- The number of empty rental apartments in Manhattan nearly tripled compared with last year, according to a report from Douglas Elliman and Miller Samuel.
- The inventory of empty units, which rose to 15,000 in August, is the largest ever recorded since data started being collected 14 years ago, the report said.
- Hopes for a rebound in the fall or the end of 2020 look increasingly unlikely.
A man enters a building with rental apartments available on August 19, 2020 in New York City.
The number of empty rental apartments in Manhattan nearly tripled compared with last year, as more New Yorkers fled the city and prices declined.
There were more than 15,000 empty rental apartments in Manhattan in August, up from 5,600 a year ago, according to a report from Douglas Elliman and Miller Samuel. The inventory of empty units is the largest ever recorded since data started being collected 14 years ago, the report said.
Analysts say the rental market is the best barometer of overall strength in Manhattan’s real estate market, since rentals account for 75% of apartments and that market reacts more quickly to demand changing than the sales market.
Experts say the migration from the city to the suburbs during the Covid-19 crisis has been fueled in large part by Manhattan renters leaving the city.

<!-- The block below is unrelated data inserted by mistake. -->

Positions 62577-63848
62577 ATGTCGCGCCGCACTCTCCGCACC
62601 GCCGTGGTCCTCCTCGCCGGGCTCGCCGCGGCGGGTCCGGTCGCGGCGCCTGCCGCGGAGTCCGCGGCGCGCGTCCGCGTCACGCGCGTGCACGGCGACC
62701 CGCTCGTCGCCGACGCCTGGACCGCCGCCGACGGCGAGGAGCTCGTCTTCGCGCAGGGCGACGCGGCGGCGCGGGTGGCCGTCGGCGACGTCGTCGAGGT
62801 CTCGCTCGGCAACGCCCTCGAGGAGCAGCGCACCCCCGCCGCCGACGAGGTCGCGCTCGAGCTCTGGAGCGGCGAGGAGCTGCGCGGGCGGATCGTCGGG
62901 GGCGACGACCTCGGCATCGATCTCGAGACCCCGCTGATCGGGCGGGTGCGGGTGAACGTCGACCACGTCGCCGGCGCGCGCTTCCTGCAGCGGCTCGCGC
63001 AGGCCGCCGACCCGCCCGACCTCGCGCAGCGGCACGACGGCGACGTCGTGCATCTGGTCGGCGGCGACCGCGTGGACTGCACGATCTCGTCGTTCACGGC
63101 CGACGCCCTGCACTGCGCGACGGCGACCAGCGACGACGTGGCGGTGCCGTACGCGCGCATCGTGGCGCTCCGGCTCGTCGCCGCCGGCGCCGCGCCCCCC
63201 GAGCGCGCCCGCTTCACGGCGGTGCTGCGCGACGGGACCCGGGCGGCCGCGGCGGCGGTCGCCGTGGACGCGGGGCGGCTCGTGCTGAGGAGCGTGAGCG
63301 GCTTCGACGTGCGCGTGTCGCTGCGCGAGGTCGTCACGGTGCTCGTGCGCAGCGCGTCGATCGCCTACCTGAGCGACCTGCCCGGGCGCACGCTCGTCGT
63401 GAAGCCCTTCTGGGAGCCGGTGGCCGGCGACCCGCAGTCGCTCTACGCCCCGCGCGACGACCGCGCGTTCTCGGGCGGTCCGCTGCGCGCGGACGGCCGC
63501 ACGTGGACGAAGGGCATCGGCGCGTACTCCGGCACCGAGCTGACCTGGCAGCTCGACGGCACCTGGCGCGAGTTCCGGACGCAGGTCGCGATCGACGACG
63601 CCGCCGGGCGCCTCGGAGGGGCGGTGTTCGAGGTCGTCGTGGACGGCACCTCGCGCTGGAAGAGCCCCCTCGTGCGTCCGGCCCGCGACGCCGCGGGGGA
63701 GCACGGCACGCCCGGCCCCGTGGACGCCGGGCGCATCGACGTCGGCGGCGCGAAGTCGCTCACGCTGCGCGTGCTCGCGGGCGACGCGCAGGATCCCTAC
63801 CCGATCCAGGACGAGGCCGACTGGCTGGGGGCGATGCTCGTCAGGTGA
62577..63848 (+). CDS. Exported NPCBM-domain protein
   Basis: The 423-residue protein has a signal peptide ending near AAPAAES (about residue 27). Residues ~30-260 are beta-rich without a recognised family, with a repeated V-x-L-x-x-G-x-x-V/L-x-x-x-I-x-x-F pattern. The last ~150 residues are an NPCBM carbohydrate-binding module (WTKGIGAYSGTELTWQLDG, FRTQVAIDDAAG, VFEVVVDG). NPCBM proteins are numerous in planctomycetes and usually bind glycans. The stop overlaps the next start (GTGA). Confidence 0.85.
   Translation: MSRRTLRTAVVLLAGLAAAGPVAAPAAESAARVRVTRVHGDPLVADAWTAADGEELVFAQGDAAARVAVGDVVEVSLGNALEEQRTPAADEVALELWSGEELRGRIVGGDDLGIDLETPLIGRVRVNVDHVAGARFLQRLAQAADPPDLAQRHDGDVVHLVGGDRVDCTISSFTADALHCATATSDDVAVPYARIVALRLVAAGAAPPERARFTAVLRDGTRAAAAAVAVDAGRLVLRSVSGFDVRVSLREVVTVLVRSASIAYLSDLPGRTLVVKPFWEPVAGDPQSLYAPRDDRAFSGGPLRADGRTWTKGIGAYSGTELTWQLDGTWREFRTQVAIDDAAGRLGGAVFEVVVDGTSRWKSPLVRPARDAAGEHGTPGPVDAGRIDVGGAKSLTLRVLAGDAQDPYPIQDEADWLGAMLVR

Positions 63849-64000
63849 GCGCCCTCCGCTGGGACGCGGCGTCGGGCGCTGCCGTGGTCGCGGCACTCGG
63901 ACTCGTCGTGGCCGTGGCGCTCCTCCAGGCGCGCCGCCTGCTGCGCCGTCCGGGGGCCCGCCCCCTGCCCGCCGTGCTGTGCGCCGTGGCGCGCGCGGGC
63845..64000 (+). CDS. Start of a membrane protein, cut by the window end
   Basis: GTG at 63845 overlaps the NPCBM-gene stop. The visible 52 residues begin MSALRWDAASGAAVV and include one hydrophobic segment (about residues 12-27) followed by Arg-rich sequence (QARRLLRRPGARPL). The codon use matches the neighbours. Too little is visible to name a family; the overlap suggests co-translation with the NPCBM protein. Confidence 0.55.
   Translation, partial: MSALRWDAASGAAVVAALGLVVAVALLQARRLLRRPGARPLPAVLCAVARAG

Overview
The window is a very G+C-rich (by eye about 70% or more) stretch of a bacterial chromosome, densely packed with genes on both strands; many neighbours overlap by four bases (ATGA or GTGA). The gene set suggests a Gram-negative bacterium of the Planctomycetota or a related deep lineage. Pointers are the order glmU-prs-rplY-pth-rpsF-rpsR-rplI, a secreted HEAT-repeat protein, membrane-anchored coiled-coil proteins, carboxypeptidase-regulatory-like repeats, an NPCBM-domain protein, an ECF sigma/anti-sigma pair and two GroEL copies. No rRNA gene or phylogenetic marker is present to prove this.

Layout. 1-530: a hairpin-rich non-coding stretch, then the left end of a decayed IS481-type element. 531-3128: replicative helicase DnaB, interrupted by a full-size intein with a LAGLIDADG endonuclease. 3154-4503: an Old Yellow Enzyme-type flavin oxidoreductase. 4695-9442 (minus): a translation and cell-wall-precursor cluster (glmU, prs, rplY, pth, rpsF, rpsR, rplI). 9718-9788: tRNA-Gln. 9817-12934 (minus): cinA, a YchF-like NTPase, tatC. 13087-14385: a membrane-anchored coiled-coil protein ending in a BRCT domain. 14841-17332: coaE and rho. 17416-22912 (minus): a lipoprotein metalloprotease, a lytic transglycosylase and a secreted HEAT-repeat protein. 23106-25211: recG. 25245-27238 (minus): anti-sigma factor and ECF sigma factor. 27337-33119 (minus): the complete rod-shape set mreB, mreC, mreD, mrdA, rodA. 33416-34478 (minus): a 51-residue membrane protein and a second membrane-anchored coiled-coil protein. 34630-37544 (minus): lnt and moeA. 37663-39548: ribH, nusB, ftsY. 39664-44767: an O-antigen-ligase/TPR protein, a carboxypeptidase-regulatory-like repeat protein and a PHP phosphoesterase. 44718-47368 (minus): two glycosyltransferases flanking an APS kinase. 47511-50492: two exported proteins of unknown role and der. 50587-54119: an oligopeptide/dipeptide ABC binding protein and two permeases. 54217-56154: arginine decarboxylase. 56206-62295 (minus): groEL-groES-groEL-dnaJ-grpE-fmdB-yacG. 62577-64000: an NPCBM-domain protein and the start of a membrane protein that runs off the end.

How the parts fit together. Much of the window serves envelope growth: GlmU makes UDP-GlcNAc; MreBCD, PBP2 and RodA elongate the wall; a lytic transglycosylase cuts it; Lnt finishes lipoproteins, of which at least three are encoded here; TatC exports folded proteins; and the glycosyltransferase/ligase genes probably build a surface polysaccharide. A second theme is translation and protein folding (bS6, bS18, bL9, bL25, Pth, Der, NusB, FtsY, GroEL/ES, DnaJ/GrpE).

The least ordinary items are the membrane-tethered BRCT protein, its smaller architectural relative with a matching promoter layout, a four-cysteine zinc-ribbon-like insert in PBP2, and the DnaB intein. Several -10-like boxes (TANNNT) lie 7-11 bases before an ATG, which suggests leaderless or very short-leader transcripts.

“The rental market is weak and getting weaker,” said Jonathan Miller, CEO of Miller Samuel. “The first-time buyers in outlying areas are largely coming from the Manhattan rental market.”
Hopes for a rebound in the fall or the end of 2020 look increasingly unlikely. Although rental prices have come down — median rental prices fell 4% in August — the discounts are not steep enough yet to lure new renters back to the city. The average rental price for a two-bedroom in Manhattan is still $4,756 a month.
The fall is generally a slow period in the Manhattan rental market, especially before an election, Miller said.
Landlords are offering ever-larger incentives to try to entice renters, with the largest share of landlords offering concessions in history. On average, landlords were offering 1.9 months of free rent to new renters in August. The weakest segment of the rental market is the lower end, for one bedrooms and studios, partly a result of the pandemic’s greater impact on lower earners.
Average rental prices for studios fell 9%, to $2,574, while the average for one-bedroom apartments fell 5% to $3,445.
The big question for the Manhattan economy and beyond is how far will the economic ripples from the weak rental market spread. While big landlords like REITs and real estate companies (see a great option here) have access to capital, smaller mom and pop landlords with just one or two buildings may have trouble paying their mortgages and property taxes, which could later hit banks and lenders, as well as New York’s tax revenue.
“Where you are already seeing stress on landlords is on the low end of the price spectrum,” Miller said. “You’re clearly seeing weakness in the smaller end of the rental market.”